A few days ago, the Bombay High Court came out with a rather progressive judgment,  overturning a rule at the Haji Ali Dargah in Mumbai that banned women from entering the inner sanctum. While the attitude towards the judgment has been largely celebratory in the mainstream media, there have been reports of Muslim women – devotees – who still believe that they are too impure to enter a dargah because of “ladies’ problems“. This, in spite of the fact that the ruling prohibiting women from visiting the sanctum was brought about only in 2011, and that other dargahs – the one at Ajmer, for instance – allow men and women into their sanctums.
The discussion on menstrual taboos and religion is far from new. From everyday practices such as being barred from participating in pujas while you bleed, to more notorious instances such as the controversy over the Sabarimala temple,  menstrual taboos have evoked ire from feminists to the point that even corporations have begun to co-opt into calling them out. But it is the internalized misogyny that drives these taboos that continues to confound and surprise me.
I vividly remember a trip to Amritsar and Chandigarh as a thirteen year old when I unexpectedly got my period on the train. We were supposed to visit the Golden Temple the next day, and my mother practically flipped when she noticed the bloodstains on my pants. What continues to strike me most about the incident was that she blamed me for my period being irregular, as if I had any control over when I bled and when I did not. Though we did end up visiting the Golden Temple, all I remember about it was the immense guilt I felt at defiling a place that is holy. I also remember how, a few years later, my grandmother (the paternal one, naturally) attempted to shame my mother, who has severe menstrual problems, into delaying her period so that she could attend the rituals on Diwali. And even though I was merely a proto-feminist at both times, I was shaken by how it was the (cis)women – the very people you would count on to understand your experiences – who upheld practices I found sexist and distasteful.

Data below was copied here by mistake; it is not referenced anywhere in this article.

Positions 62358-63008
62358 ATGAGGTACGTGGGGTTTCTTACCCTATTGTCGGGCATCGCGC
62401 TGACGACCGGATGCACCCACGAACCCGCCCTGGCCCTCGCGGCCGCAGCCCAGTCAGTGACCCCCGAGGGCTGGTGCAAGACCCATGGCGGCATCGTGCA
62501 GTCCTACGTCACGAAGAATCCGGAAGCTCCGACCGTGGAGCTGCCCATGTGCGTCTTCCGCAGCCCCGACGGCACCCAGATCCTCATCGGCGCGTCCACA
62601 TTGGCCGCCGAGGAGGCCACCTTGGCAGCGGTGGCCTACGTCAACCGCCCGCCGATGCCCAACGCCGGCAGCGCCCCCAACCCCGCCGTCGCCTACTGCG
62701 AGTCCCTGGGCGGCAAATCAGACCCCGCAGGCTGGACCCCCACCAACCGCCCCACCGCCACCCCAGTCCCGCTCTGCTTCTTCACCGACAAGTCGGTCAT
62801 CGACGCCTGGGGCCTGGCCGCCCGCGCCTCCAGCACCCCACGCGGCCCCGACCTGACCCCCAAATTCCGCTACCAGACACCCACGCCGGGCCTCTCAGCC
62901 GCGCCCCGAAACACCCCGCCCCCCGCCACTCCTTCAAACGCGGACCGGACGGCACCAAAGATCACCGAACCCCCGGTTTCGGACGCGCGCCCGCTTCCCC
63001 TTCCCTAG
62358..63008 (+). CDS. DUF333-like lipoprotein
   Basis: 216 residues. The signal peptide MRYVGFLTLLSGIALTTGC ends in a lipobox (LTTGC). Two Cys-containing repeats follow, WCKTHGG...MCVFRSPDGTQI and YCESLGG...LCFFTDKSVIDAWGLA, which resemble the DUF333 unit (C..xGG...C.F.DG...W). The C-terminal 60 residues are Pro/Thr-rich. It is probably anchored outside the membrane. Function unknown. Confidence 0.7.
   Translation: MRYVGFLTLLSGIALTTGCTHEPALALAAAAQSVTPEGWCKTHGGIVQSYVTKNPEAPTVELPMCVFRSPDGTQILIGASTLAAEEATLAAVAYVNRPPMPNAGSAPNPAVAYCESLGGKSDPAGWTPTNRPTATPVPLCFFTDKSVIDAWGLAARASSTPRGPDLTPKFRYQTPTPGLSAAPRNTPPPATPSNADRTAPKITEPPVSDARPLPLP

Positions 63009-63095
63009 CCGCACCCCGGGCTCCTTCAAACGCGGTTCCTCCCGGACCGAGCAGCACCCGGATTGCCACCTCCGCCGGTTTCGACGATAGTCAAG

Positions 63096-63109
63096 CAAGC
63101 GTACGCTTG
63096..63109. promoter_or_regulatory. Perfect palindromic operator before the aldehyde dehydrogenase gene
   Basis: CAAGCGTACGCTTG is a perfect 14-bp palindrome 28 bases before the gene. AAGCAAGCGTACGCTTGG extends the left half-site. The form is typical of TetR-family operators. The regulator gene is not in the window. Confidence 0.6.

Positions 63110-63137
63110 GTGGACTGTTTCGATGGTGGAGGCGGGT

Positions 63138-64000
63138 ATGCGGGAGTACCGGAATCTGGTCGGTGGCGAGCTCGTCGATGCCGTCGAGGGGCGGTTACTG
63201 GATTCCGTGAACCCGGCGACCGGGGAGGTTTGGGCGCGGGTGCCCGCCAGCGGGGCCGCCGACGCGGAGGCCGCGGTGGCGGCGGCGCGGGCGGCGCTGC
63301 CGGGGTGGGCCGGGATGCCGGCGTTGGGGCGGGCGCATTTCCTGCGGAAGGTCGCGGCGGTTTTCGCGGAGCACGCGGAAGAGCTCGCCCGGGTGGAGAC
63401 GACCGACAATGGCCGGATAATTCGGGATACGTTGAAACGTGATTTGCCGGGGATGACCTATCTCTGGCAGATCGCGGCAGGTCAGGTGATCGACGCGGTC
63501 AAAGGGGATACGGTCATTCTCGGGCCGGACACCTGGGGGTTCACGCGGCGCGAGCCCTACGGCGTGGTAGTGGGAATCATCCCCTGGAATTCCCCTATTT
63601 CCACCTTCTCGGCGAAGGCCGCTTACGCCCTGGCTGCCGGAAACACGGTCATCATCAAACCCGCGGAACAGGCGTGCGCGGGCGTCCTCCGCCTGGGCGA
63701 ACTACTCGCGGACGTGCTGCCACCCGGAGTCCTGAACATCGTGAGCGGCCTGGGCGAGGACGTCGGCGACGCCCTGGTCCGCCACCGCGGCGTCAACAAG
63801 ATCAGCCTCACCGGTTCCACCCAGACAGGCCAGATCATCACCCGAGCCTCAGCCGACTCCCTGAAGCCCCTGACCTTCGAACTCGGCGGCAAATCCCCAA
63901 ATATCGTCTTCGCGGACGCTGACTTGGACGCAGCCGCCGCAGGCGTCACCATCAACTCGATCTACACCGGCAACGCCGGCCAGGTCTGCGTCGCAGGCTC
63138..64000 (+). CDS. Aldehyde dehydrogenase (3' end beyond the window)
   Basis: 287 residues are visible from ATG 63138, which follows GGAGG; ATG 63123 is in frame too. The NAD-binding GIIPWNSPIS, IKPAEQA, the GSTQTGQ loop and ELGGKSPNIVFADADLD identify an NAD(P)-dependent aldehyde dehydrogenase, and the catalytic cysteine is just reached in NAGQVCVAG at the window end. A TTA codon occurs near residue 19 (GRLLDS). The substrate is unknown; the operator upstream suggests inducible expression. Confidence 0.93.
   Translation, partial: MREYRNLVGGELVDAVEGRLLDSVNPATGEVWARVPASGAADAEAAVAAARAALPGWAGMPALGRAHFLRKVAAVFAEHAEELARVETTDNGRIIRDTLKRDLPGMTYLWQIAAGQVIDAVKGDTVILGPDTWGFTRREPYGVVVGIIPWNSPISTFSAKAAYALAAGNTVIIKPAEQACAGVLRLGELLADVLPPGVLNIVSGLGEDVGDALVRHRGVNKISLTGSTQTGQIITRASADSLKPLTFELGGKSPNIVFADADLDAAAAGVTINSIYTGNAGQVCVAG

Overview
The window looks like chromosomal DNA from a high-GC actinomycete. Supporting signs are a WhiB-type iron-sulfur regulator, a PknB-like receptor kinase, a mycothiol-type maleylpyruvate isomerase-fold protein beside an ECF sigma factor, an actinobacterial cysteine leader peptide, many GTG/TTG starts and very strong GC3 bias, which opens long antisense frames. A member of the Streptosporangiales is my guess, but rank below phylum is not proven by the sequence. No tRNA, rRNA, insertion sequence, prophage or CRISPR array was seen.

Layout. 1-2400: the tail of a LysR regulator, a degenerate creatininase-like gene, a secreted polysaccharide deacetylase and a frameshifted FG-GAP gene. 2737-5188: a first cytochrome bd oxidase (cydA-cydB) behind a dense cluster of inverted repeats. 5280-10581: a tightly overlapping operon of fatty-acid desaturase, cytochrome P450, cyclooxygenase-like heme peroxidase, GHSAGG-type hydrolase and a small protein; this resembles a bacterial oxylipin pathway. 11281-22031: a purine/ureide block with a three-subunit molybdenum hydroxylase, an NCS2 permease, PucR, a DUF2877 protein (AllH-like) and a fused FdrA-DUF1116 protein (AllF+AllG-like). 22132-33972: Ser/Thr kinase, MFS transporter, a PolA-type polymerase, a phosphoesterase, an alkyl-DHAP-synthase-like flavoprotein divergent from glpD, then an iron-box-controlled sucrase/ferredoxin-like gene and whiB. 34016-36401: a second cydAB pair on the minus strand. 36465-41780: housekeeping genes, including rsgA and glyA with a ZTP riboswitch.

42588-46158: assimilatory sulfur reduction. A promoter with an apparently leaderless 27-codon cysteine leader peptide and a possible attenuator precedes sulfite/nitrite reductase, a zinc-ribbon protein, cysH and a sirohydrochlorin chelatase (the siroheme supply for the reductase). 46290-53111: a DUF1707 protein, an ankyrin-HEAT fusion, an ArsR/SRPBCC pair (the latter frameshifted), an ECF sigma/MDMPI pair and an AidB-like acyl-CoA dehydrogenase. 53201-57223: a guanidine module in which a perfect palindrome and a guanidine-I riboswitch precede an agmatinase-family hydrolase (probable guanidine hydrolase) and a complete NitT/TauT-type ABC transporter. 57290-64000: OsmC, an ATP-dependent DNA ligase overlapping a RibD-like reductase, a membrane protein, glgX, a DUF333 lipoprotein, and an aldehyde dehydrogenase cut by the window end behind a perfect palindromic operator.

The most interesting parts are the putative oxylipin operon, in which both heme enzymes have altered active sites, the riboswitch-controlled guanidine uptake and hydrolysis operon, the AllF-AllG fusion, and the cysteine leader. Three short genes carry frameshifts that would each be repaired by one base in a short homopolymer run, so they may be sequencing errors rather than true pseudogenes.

Having other women endorse a patriarchal idea – here, disgust for our own bodily functions – is possibly one of the most effective ways the patriarchy perpetuates itself. It helps these ideas take root that much more firmly in you, lingering long after you had thought yourself clear of them – although I had long decided that the practice derives from superstition, a part of me still hesitates to wash my hair before the third day of my period, or eat anything I am not supposed to during that time.
And if it is women who will be the most effective leaders of any resistance. It could be someone as inspiring as Akka Mahadevi, who boldly demanded the right to enter a temple and worship while she was menstruating, as far back as the twelfth century. It could be a group of women standing in solidarity, such as the Bhumata Brigade fighting for entry in a Shani temple, or the Bharatiya Muslim Mahila Andolan, agitating to open up the inner sanctum of Haji Ali. Or it could be a smaller act of resistance, such as a professor recounting how, at menarche, she took her first communion in spite of her church being strongly opposed to it.
But it is women such as these that I am grateful for, because they serve as reminders that our faith – something that should be liberating and comforting – should be the last thing that is allowed to oppress us.
 You can access it here, if you are so inclined. I shall point out that this one is actually an easy read at 56 pages, and is the first constitutional judgment I have managed to finish. You should also check out Gautam Bhatia’s analysis here, which I am obliged to cite because he is the one person everyone in law school quotes when a constitutional law matter comes up.
 Some people have, however, claimed that the ban on women in the Sabarimala temple has nothing to do with menstruation, but have offered an alternative explanation that you can read here.